Wednesday, March 4th, 2020
7:30 pm – 9:30 pm
St. Martin-in-the-Fields, 8000 St. Martin's Lane, Philadelphia, PA 19118
A Bible study informed by the ways that African Americans have made meaning of and through the Bible over the past nearly 400 years.
Depending on the breakthrough studies of Professor Vincent Wimbush, this Lenten Bible study series assumes and promotes the wisdom of African American study of the Bible from 1650 to 2020. As such, it is a deep departure from European and North American biblical scholarship. This Bible study series depends on African American communities’ drawing from biblical stories, songs, resistance, praise, ecstasy, and poetry with experiences of inventiveness, slavery, family, work, trauma, and leadership.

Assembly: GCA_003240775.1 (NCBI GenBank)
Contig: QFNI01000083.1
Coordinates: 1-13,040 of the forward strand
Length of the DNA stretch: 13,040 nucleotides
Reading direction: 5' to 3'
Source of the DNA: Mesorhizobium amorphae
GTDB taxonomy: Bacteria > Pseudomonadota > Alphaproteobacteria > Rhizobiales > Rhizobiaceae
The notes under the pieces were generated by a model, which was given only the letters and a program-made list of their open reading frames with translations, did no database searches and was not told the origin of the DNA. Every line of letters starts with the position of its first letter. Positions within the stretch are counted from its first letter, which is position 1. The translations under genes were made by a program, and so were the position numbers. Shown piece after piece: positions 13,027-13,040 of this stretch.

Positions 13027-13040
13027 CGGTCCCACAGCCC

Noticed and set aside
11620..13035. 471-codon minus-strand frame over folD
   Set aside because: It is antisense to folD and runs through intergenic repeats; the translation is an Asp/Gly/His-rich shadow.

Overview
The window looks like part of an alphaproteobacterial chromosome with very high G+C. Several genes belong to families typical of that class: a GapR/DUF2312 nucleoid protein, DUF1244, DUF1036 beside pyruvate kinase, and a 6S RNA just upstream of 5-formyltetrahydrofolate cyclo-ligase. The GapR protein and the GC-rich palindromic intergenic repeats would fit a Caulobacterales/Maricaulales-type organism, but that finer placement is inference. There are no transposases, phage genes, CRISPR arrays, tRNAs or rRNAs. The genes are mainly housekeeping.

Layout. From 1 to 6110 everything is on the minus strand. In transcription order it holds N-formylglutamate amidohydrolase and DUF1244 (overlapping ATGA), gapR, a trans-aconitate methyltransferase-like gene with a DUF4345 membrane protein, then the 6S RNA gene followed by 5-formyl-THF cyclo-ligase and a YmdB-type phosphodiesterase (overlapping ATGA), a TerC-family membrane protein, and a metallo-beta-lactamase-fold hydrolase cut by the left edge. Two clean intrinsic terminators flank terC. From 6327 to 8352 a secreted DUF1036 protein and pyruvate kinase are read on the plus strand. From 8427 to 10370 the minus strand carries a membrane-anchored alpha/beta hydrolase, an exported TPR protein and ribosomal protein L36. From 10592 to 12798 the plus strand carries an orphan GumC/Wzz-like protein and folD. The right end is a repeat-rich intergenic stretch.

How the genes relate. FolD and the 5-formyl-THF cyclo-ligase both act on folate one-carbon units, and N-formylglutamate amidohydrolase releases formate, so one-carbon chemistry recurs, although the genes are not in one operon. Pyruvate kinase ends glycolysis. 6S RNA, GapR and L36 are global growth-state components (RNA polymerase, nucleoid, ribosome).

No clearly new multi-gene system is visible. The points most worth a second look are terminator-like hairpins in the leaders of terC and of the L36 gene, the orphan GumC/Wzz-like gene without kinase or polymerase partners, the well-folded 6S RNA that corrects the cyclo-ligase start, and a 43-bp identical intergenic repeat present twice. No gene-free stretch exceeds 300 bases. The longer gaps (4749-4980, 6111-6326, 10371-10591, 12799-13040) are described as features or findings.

The Rev. Hal Taussig says, "It is one of the most promising approaches to the Bible I know, has enriched my life a great deal, and is in significant contrast to the way primarily white academic and church institutions study Bible. It is also not primarily a ethic-focused approach, but rather a path that learns actively at the intersection of Bible texts and African American cultures."
Resources will be mainly from Wimbush’s "African Americans and the Bible: Sacred Texts and Social Textures". Sessions are March 4, 11, 25 and April 1, 7:30-9:20 p.m. each Wednesday in Lent except for March 18 and April 8. Taught by the Rev. Taussig, who taught with Professor Wimbush at Union Theological Seminary in New York for six years. This series is part of St. Martin's ongoing Becoming Beloved Community racial justice work. For more information contact the Rev. Anne Thatcher, firstname.lastname@example.org